Why I Became a Family Mediator
First, there was my own divorce: two years of fighting with my estranged husband about custody, visitation, child support, and property distribution while dealing with chronic fatigue, sky-high anxiety, depression, poverty, and the need to take care of two traumatized preschoolers. I do not want other families to suffer through similar emotional nightmares.
In addition, there were many horrid stories from friends and acquaintenances who had been through the wringer in divorce court or in negotiations between attorneys. No one should have to struggle like this.
Later, there was seeing the damage my children and my stepchildren carried after their parents’ long cusody battles. No one should do this to their children if they can possibly avoid it.
Maybe the biggest push came late in the 1990’s, when I learned that a friend was in a custody war that had been going on for a year and a half, with many court hearings. He had paid about $45,000 to his lawyers. Most recently, the judge had ruled that the children would continue to live with him and ordered a visitation schedule that neither parent liked. FORTY-FIVE THOUSAND DOLLARS AND ISSUES NOT YET RESOLVED? I thought there must be a better way.
Almost everybody thought my friend was a nice guy. Nevertheless, he and his ex-wife hated each other and could seldom tolerate being in the same room. So I offered to try to listen to both sides and help the mom and dad work out a visitation plan that they could both live with. The process was long and difficult. With one parent at a time, I would listen to demands and complaints full of hostility and blame, take out the emotions, rephrase the demands as proposals, and convey them to the other parent. The response would often be full of anger, distrust, insults, and criticisms, but would include comments on the content of the proposals. I would rephrase the substantive content and pass it on. Again and again and again. Often matters as small as 15 minutes –- whether the kids would be picked up at 9:00 or at 9:15 — took several exchanges to resolve.
Step by step, I helped the two parents find what was most important to each of them, explore ideas for satisfying each, and, eventually, agree on a schedule they could live with. The mother wrote the detailed visitation plan as a Consent Order. Both parents signed it and the Court approved it. And then the kids no longer had to live in a war zone, and no one ever filed another motion to ask the Court to revisit anything related to raising those children.
I was exhausted. But I thought that maybe I should be doing this kind of work, so that some other sets of kids would not have to live through the hostility and anxiety that my friend’s kids and my own kids had endured. I knew I couldn’t do it yet, because raising the kids in my own blended family – the opposite of the Brady Bunch – was going to be enough stress for me for quite a while. But someday, I might have to do it, because obviously I could succeed with a very hostile ex-couple, and maybe there were not a lot of people who could tolerate doing this kind of work, and there were certainly a lot of kids needing protection. I thought I would never be able to handle more than two families at a time, because the work was, emotionally, so draining. Obviously this would not be a way to get rich.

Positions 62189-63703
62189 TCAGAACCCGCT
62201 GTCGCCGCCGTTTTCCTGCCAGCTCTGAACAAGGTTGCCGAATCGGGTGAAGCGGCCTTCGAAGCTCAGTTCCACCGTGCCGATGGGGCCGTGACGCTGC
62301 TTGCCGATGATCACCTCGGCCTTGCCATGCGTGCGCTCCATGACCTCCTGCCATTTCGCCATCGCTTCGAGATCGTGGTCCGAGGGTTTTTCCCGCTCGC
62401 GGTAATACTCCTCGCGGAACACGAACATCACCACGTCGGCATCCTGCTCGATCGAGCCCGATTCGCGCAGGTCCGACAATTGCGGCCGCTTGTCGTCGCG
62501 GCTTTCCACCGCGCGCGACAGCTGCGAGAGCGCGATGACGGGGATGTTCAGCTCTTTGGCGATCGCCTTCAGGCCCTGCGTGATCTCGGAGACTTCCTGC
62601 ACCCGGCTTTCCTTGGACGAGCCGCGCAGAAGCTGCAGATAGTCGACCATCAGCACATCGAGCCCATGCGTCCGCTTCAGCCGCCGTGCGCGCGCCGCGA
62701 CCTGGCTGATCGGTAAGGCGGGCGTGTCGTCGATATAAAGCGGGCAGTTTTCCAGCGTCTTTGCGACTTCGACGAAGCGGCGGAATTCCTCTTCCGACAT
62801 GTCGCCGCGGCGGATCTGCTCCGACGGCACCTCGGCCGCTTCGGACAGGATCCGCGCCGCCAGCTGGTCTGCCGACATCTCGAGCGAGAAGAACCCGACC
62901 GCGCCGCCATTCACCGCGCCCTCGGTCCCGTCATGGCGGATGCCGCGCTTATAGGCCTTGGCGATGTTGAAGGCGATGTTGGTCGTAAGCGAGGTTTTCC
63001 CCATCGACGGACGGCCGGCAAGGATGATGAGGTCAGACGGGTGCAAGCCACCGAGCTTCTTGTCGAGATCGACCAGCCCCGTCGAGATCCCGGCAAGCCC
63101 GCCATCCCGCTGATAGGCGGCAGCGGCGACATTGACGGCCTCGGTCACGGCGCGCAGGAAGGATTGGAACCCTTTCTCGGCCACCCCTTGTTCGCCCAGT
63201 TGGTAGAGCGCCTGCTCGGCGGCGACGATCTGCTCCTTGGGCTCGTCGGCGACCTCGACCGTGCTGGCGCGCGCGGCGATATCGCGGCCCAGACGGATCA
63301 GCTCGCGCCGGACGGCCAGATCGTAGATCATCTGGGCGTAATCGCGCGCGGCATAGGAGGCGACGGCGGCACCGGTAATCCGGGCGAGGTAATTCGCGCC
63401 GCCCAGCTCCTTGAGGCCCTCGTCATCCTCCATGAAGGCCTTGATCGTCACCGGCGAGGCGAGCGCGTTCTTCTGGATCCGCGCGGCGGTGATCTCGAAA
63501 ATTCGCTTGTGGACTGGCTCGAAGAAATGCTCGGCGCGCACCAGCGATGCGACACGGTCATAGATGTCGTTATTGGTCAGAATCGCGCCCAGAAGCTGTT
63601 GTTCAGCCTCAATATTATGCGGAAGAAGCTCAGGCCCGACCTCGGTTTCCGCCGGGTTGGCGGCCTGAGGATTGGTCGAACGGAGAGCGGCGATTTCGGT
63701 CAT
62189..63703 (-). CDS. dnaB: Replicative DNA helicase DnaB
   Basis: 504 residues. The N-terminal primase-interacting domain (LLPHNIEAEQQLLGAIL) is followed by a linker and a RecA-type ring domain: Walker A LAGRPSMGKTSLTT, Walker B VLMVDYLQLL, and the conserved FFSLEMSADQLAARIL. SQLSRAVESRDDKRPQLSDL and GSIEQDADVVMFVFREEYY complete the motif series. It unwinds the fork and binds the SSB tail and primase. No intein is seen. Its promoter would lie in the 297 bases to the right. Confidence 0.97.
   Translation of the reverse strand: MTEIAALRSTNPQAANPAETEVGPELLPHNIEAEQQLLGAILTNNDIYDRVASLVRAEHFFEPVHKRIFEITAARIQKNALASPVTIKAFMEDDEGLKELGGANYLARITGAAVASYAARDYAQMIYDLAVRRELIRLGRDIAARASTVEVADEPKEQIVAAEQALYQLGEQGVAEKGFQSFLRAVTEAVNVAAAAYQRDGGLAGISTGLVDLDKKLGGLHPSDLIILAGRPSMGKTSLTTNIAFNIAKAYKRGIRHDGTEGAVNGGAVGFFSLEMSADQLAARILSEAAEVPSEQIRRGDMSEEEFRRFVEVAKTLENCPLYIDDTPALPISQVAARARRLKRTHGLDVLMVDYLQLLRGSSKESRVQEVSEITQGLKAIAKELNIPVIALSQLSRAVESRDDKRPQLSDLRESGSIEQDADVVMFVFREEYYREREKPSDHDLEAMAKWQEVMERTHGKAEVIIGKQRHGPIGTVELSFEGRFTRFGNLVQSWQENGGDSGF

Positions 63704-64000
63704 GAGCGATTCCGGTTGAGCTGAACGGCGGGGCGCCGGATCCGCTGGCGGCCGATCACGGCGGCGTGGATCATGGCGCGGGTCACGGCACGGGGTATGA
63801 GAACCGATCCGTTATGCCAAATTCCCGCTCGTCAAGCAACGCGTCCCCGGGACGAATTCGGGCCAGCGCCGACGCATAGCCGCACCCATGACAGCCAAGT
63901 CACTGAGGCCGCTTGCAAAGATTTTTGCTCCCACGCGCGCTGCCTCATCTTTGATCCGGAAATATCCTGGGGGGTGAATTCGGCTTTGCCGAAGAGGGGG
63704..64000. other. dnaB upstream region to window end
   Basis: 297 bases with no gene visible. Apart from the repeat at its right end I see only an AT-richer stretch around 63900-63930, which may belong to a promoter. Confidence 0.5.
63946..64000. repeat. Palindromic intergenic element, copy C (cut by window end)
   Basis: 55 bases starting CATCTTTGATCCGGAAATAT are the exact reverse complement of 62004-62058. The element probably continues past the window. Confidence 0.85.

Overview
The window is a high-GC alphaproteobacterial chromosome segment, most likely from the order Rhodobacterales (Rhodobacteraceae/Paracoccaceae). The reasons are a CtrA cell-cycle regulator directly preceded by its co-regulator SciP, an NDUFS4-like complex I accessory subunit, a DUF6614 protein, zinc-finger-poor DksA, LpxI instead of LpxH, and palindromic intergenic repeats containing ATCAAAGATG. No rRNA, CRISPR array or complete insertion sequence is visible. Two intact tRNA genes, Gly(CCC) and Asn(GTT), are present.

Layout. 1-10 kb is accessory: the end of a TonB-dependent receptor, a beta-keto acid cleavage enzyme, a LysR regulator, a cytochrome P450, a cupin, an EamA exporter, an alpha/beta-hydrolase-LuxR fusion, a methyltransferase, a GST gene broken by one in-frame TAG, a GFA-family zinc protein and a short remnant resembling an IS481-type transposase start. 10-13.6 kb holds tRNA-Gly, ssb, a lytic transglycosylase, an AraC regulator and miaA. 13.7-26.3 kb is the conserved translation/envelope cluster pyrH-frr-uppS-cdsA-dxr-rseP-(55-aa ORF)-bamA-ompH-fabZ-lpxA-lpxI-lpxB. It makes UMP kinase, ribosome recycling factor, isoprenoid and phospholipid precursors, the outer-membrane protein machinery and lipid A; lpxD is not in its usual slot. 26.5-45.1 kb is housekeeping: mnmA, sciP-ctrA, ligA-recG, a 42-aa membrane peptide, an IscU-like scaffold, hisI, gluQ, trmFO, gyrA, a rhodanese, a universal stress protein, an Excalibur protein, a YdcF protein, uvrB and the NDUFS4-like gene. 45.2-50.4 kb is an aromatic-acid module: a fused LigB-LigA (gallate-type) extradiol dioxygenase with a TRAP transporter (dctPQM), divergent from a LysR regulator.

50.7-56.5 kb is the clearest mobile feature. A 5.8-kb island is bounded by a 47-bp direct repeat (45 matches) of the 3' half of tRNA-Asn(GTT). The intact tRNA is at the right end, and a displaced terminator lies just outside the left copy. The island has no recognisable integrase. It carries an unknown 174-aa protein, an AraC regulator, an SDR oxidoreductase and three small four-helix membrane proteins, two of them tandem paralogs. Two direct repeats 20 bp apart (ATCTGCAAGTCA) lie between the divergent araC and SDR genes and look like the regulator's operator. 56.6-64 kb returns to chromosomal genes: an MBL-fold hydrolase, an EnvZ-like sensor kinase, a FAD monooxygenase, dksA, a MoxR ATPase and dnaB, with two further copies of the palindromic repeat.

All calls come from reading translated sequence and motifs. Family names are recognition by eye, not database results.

As my kids moved through high school, I continued to think about becoming a family mediator. A friend referred me to an experienced family mediator, who told me that there was a great need for family mediation services but little demand for them. Unfortunately, when people thought about separating and divorcing, they usually looked for lawyers, not mediators. In addition, even though I was already a licensed psychologist, I would have to take ALL of the courses designed by the Supreme Court of Virginia for teaching people how to work as family mediators legally, ethically, and well. Before I could be certified, I would also have to handle several cases as a co-mediator with a mentor.
I searched my heart and found that I had to do this work anyway. This really was my calling. So, over the course of two and a half years, I spent about $4,000 or $5,000 and many, many weeks of time on training and certification.
Happily, I discovered along the way that many ex-couples are not nearly as difficult as my first one. There are couples who, while separating, want to be fair and want to be sure that each has the resources needed to take good care of their children. Helping them develop parenting plans and make financial decisions feels great. There are couples with no minor children and not much property to divide. The difficulty of facilitating their negotiations varies with their levels of anger and fear. Once I met with a mom and dad after the dad had not seen his young child for three years. It took them less than an hour to work out a visitation plan. Both walked away happy (as did I!). Some ex-couples are in great pain, but the pain is theirs, not mine, so I can help them negotiate successfully without exhausting myself. To my surprise, this work is not unduly stressful for me. It is often very satisfying.
My current mission in life is to make myself available on neutral ground almost anywhere that family mediation services are needed in northern Virginia. I also work by Skype, email, and phone with clients elsewhere in Virginia, the United States, and the rest of the world if jurisdiction of the case rests in Virginia.
Contact Dr. Colin at mediatorQ@gmail.com or 703 864 2101.
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